May 2020's 'Paper of the Month' presents a French multicenter randomised controlled trial assessing the effect of the time leg between completion of radiation therapy and surgery on oncological outcomes of patients with locally advanced rectal cancer.

Does A Longer Waiting Period After Neoadjuvant Radio-chemotherapy Improve the Oncological Prognosis of Rectal Cancer?: Three Years' Follow-up Results of the Greccar-6 Randomized Multicenter Trial

Jérémie H Lefèvre, Laurent Mineur, Marine Cachanado, Quentin Denost, Philippe Rouanet, Cécile de Chaisemartin, Bernard Meunier, Jafari Mehrdad, Eddy Cotte, Jérome Desrame, Mehdi Karoui, Stéphane Benoist, Sylvain Kirzin, Anne Berge, Yves Panis, Guillaume Piessen, Alain Saudemont, Michel Prudhomme, Frédérique Peschaud, Anne Dubois, Jérome Loriau, Jean-Jacques Tuech, Guillaume Meurette, Renato Lupinacci, Nicolas Goasguen, Ben Creavin, Tabassome Simon, Yann Parc, The French Research Group of Rectal Cancer Surgery (GRECCAR)

Ann Surg 2019 Nov; 270(5):747-754. doi: 10.1097/SLA.0000000000003530.

What is known about the subject?

Numerous studies have shown that complete pathological response following long course neoadjuvant radiotherapy is associated with improved prognosis. Several studies, mostly retrospective, have suggested that a longer time lag between completion of radiation and surgery may increase complete response rate, while other studies, including the current Greccar-6, did not show this effect. It was unclear however if the potential effect of lag time on the rate of pathological complete response could be translated into improved (or potentially worse) oncological outcome.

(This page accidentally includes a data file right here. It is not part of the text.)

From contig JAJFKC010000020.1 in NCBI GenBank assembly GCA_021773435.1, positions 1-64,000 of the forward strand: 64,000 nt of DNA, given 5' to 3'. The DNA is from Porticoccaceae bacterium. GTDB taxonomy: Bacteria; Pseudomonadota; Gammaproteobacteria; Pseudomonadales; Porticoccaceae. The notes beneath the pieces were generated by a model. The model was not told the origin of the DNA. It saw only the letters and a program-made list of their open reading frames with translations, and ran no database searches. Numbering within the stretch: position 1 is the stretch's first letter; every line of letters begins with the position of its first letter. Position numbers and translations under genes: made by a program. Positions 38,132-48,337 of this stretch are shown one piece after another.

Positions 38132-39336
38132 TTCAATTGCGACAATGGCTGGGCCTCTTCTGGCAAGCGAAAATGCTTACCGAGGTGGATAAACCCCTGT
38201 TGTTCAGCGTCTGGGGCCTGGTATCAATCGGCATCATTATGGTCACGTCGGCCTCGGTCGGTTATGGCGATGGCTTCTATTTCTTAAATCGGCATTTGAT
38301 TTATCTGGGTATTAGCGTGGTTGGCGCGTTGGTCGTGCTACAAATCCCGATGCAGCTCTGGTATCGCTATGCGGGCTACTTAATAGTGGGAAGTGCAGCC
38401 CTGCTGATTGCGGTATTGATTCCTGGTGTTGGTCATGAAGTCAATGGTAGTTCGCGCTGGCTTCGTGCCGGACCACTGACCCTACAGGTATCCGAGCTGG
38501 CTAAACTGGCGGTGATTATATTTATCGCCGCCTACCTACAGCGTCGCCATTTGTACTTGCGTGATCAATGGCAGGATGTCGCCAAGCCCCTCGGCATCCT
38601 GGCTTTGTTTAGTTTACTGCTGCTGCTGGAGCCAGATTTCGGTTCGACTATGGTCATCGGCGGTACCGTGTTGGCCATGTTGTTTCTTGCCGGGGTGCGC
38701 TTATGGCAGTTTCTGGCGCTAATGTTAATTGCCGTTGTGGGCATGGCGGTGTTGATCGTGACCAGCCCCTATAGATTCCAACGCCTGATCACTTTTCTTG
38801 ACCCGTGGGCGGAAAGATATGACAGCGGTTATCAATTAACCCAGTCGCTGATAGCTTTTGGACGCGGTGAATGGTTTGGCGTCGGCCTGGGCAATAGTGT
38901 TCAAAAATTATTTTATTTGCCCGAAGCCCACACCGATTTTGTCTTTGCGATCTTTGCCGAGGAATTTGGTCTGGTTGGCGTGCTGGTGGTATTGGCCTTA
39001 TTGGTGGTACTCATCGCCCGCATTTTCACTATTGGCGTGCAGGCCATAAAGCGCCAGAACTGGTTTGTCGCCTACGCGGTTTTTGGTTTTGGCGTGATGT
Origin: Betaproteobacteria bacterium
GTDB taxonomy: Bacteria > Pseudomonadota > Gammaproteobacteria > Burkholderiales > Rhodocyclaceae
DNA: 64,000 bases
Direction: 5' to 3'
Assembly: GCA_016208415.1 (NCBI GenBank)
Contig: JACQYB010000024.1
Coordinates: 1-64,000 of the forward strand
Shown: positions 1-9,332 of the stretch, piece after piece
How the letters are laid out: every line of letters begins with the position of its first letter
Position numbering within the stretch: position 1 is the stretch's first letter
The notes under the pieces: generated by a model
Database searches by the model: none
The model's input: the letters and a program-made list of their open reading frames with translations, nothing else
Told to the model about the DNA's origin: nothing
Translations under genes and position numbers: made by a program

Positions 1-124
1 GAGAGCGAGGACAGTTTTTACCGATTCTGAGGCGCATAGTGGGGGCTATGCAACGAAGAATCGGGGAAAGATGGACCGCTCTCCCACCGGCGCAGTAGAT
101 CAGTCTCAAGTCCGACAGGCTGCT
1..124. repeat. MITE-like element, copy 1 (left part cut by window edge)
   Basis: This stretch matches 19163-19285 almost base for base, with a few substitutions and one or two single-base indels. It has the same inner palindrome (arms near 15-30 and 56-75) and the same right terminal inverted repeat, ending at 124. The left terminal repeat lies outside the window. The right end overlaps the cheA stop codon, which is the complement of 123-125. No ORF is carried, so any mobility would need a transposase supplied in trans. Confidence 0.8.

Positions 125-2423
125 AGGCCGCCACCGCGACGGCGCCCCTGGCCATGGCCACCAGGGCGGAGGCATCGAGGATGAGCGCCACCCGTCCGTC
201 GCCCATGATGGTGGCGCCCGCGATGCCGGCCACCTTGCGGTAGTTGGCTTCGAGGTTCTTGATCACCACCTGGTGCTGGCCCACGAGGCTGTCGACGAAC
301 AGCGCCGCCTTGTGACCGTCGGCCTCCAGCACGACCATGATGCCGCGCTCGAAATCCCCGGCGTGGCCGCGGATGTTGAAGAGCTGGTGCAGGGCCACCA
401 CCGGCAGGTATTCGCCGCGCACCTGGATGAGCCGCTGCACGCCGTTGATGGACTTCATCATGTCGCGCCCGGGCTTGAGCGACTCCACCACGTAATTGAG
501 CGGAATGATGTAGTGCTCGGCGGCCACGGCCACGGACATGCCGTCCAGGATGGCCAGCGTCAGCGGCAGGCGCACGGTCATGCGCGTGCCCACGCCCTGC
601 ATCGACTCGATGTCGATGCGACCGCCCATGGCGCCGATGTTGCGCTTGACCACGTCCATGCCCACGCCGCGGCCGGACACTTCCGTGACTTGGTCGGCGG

What the study adds?

This French multicentre trial randomized 265 patients undergoing neoadjuvant long course radiotherapy for locally advanced rectal cancer into two groups: surgery within 7 weeks of completion of radiotherapy, or surgery within 11 weeks. The GRECCAR group published short-term outcomes in 2016, showing no significant differences in rate of complete pathological response. The current paper provides the first insight into the effect of lag time between radiation and surgery on oncological outcome using a prospective randomized trial design. Results showed that there was no significant difference in the rate of overall survival, disease-free survival and local recurrence between the two groups at an average follow-up of 32 months.

Implications for colorectal practice

The optimal lag time between completion of neoadjuvant radiation therapy and surgery is controversial. Longer time periods may allow extended effect of radiation therapy on the death of malignant cells but may also allow residual viable cells to regrow and delay systemic therapy. The GRECCAR 6 follow up study suggests that there is no oncologic benefit nor deleterious effect to longer lag time. The study is a significant contribution in this controversy, but has several limitations, including the fact that the sample size was not calculated for oncologic outcomes, and the fact that contrary to several other studies, there was no difference in complete pathological response rate. In addition, current studies are assessing the option of adding consolidation chemotherapy between completion of radiation and surgery, which may potentially improve oncologic outcomes.

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